There’s a certain subgenre of action film — most notably popularized by the Fast & Furious franchise — that, if judged by the same metrics that one would hold most movies to, would fall flat on its face as a result of quite direly fumbling the most basic storytelling fundamentals and grasp of an emotional core.
But if you evaluate these movies in the traditional sense, you risk missing out on observing an incredibly curious feat; how they blow right past the “stupid popcorn fodder” label, and land with both feet in a state so aware about and so committed to the nonsense at play, that they actually manage to produce something not only worth watching, but sincerely enjoyable.
The Beekeeper is one of these movies, and it wears that badge perfectly, which is precisely why it’s rated as high as it is — and, simultaneously, why it isn’t rated any higher.
Right from the outset, The Beekeeper makes it very clear that it has no time for such inconsequential drivel as “plot” or “character development,” as it ushers out the inciting incident as quickly as it establishes it, and introduces our main cast at the most recklessly incoherent pace possible; indeed, The Beekeeper leads by example in telling us all to check our conventional film expectations at the door. But what lens does it encourage we replace them with, exactly?
As hinted at above, The Beekeeper thrives by committing to its own nonsense; taking itself just seriously enough to avoid any tacky meta stylings, but not so seriously as to suggest that they aren’t in on the joke that is the film’s script.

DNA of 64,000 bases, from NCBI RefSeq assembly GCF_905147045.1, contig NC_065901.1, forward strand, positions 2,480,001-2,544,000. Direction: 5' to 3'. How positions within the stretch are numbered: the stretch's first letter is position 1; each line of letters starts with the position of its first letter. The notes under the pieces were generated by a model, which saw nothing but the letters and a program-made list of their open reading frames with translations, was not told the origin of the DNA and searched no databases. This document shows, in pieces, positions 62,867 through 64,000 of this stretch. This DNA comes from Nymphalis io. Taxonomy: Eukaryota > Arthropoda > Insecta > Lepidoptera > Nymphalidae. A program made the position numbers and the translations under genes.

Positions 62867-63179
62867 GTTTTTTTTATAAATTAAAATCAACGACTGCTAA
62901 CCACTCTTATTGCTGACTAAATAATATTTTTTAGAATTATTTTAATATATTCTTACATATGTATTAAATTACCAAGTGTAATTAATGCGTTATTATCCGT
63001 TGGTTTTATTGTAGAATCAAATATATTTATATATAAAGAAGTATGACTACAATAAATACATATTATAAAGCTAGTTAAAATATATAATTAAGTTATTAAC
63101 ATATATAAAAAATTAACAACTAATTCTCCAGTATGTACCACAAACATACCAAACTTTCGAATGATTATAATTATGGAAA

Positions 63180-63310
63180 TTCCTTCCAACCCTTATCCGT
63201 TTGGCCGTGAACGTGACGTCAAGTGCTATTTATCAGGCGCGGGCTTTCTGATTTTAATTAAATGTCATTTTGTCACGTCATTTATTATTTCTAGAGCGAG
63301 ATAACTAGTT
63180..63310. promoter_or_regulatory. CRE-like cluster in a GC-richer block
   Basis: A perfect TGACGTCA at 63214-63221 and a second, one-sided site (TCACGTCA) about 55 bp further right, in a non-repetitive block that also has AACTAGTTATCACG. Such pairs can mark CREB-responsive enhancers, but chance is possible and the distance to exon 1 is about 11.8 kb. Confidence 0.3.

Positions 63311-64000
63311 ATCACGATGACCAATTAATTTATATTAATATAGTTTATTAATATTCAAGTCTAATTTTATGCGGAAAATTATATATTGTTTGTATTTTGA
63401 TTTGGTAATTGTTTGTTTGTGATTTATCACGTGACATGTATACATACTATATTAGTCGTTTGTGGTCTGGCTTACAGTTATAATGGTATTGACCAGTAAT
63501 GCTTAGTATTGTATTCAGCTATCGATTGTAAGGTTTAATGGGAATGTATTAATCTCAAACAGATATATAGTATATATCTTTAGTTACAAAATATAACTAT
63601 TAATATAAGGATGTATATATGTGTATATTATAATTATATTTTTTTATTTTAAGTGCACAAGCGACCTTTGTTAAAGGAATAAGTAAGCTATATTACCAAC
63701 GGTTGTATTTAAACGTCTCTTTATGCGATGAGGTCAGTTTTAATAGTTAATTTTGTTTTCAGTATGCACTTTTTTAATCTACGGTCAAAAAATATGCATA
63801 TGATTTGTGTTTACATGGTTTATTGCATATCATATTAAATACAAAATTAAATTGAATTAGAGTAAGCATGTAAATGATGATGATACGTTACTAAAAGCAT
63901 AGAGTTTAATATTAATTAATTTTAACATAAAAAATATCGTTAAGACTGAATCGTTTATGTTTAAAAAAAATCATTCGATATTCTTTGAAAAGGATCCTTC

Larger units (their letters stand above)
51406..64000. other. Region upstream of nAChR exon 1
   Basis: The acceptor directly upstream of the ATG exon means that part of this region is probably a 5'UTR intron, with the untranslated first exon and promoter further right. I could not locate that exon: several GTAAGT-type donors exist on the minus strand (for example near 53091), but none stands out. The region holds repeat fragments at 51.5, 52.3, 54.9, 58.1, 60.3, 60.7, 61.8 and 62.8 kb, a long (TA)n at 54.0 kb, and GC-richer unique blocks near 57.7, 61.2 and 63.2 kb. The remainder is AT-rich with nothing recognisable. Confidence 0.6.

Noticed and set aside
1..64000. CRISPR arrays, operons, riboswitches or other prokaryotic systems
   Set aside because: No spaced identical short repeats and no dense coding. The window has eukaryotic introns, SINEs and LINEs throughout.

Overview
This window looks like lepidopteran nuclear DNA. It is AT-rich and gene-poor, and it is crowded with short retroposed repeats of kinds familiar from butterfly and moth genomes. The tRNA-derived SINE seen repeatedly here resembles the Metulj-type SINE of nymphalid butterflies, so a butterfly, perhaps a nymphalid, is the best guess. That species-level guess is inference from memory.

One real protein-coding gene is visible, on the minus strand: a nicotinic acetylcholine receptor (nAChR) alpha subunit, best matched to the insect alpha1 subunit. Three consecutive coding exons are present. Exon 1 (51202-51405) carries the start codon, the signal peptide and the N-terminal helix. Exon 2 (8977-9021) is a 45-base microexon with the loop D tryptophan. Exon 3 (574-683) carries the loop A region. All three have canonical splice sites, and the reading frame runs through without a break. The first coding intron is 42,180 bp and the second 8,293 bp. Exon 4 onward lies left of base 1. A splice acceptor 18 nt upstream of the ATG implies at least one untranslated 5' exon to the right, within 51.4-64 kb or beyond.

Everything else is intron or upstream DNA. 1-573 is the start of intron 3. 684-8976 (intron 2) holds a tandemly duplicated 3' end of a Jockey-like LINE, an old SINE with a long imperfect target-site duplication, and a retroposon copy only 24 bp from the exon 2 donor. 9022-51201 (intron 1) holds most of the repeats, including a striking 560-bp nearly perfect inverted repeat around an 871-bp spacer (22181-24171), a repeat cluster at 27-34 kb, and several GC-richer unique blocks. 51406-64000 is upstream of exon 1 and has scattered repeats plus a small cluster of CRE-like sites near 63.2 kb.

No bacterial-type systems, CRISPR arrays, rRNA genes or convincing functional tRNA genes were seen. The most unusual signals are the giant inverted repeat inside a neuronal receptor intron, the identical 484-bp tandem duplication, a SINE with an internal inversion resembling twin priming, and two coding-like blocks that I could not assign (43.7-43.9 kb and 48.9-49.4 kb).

The story follows, insofar as it follows anything, the exploits of protagonist Adam Clay — played by Jason Statham, who, rightly or wrongly, slots into this style of filmmaking seamlessly — a former operative who once belonged to a black ops organization known as “Beekeepers,” as he rampages across the eastern United States in a violent bid to bring down a network of cyber criminals.
Said cyber criminals don’t get much comeuppance from the hands of Statham’s Beekeeper, which, given how cathartic it probably would have been to see, will likely disappoint some, but the action sequences we do get are more than satisfying, complete with punchy choreography and sound design topped up with enough creative set pieces to avoid getting too monotonous. Refreshingly enough, the film isn’t afraid to play with color, either; where other action films may opt for a more dreary backdrop, The Beekeeper is happy to indulge in a brighter palette on several occasions, which helps make its busier scenes pop while also further signaling that it’s not treating itself as a more serious action film would.
There’s not much at all in the way of notable performances, and that’s entirely a result of this type of movie relying on its actors to, again, take all of this nonsense seriously, thereby forgoing any shot at truly standing out, and instead opening themselves up to being evaluated based on how well they committed to the movie’s goal.
In that regard, everyone mostly seemed to get the memo, with the extremely special exception of one Josh Hutcherson, whose character Derek Danforth — the ringleader of the expansive phishing operation that Adam Clay is targeting — is undiluted, 12-dimensional douchebaggery.